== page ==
The Parametric Go/No-Go (PGNG) computer task was used to measure individual differences in executive function.15 This measure requires individuals to actively regulate responses to presented stimuli and either initiate responses quickly or inhibit their response. The executive function construct is multi-dimensional,16 and PGNG measures predominantly tap one facet of executive function that may be particularly pertinent to behavioral self-regulation: the ability to suspend prepotent responses to external cues. Functional imaging studies have documented associations between PGNG performance and activation in the prefrontal and anterior cingulate regions of the brain17,18; both structures have been implicated in behavioral self-regulation in humans.19 Detailed discussion of the factor structure and construct validity of the PGNG test is published elsewhere.15,20

As described elsewhere,15 there are three levels of the PGNG task, with the present study utilizing level 3, which is important for young healthy adult populations (consistent with the present sample) in order to remove potential ceiling effects.15 Utilizing computerized software, for level three, participants are presented with a series of 3 flashing letter targets (e.g., “r”, “s”, and “t”) intermixed with other letters (e.g., “a”, “c”, etc.), with each presented letter occurring at a rate of 500 ms. Within the 3 target level of PGNG, herein we evaluated 2 primary outcome parameters, including the Simple Rule and Repeating Rule. For the Simple Rule, participants are asked to press the space bar every time the target letter (e.g., “r”, “s”, or “t”) appears, with our evaluated outcome of this rule being the percent of correct target detection. For the Repeating Rule, participants are asked to press the space bar every time they see the target letter (e.g., “r”, “s”, or “t”), but only if the target letter is not repeating the previous target; our evaluated outcome for this rule was the percent of correct (non-repeating) target detection. For example, if the following letter sequence occurred, they would not press the space bar for the second “r” (a, t, r, p, d, r), but they would press the space bar twice (at “r” and “s”) during this sequence (a, t, r, p, d, s).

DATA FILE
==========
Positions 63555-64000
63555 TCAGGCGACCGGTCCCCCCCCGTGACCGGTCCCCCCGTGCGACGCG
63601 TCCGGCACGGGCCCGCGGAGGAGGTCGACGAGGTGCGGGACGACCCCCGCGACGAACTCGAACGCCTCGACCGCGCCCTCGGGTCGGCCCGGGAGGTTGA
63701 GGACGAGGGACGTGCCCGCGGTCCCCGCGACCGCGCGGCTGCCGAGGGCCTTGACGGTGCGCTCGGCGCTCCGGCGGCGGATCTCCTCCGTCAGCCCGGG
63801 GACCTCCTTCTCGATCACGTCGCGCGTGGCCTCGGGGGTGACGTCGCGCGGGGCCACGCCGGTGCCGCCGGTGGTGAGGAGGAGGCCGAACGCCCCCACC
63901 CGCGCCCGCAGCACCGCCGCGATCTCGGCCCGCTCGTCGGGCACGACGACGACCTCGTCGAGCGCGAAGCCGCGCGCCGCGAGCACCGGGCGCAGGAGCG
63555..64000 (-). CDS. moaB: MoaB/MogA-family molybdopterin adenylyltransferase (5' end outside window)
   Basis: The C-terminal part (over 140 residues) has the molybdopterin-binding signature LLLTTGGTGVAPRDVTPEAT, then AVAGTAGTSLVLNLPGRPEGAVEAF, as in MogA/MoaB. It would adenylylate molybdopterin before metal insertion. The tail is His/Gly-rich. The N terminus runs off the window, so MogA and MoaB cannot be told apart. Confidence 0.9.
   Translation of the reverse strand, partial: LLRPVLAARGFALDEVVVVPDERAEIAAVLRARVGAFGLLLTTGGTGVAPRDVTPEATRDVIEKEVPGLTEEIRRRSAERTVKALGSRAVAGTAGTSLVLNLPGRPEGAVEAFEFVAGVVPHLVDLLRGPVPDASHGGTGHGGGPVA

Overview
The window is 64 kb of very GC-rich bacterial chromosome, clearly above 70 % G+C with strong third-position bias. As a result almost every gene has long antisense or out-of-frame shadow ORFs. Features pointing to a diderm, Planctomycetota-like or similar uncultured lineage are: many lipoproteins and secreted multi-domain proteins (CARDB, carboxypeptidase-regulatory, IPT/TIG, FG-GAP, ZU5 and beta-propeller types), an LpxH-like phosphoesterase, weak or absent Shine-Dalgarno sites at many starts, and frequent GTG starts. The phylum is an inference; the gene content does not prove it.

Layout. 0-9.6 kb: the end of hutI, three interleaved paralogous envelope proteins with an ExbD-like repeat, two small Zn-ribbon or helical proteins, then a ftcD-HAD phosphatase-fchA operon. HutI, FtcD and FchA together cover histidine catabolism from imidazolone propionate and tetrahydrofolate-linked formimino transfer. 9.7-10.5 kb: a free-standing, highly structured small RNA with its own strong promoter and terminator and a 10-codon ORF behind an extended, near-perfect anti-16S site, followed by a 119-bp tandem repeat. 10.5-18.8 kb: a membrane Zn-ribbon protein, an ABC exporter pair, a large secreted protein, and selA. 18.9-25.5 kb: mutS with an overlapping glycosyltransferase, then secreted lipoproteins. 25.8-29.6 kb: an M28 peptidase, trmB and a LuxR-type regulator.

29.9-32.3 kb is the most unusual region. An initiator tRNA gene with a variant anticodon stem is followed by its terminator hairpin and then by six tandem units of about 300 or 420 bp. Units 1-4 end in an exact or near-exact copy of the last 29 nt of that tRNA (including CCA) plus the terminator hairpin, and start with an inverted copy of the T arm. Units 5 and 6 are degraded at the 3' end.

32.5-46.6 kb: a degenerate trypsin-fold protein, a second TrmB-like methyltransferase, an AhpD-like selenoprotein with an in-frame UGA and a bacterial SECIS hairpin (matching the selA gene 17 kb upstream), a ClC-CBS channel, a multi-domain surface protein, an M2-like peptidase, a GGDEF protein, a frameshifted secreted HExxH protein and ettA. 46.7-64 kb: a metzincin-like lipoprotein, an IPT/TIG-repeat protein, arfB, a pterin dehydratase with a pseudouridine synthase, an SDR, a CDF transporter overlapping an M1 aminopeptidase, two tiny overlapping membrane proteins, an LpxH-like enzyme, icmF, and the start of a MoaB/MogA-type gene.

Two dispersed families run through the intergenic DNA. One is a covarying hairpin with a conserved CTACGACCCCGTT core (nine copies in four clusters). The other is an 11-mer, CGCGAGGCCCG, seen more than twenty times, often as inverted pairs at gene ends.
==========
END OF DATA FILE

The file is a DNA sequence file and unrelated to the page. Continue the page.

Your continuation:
Measurement of physical activity intention

At baseline, participants answered the following item21 using a paper-and-pencil survey; 1) I intend to be physically active on a regular basis (≥ 5 days/wk, 30 min/day of moderate-to-vigorous physical activity, MVPA) over the next 9 weeks. Notably, a “9 week” timeframe was used in this question because, as noted above, baseline accelerometry took 1-week to complete and then participants returned to the lab for re-assessment approximately 8-weeks later (8+1=9). Response options were: strongly disagree, disagree, neither disagree nor agree, agree, strongly agree. Only those answering “strongly agree” or “agree” were eligible to participate in this study. Notably, a sedentary behavior intention assessment was not evaluated given that such a psychometrically-robust assessment does not currently exist.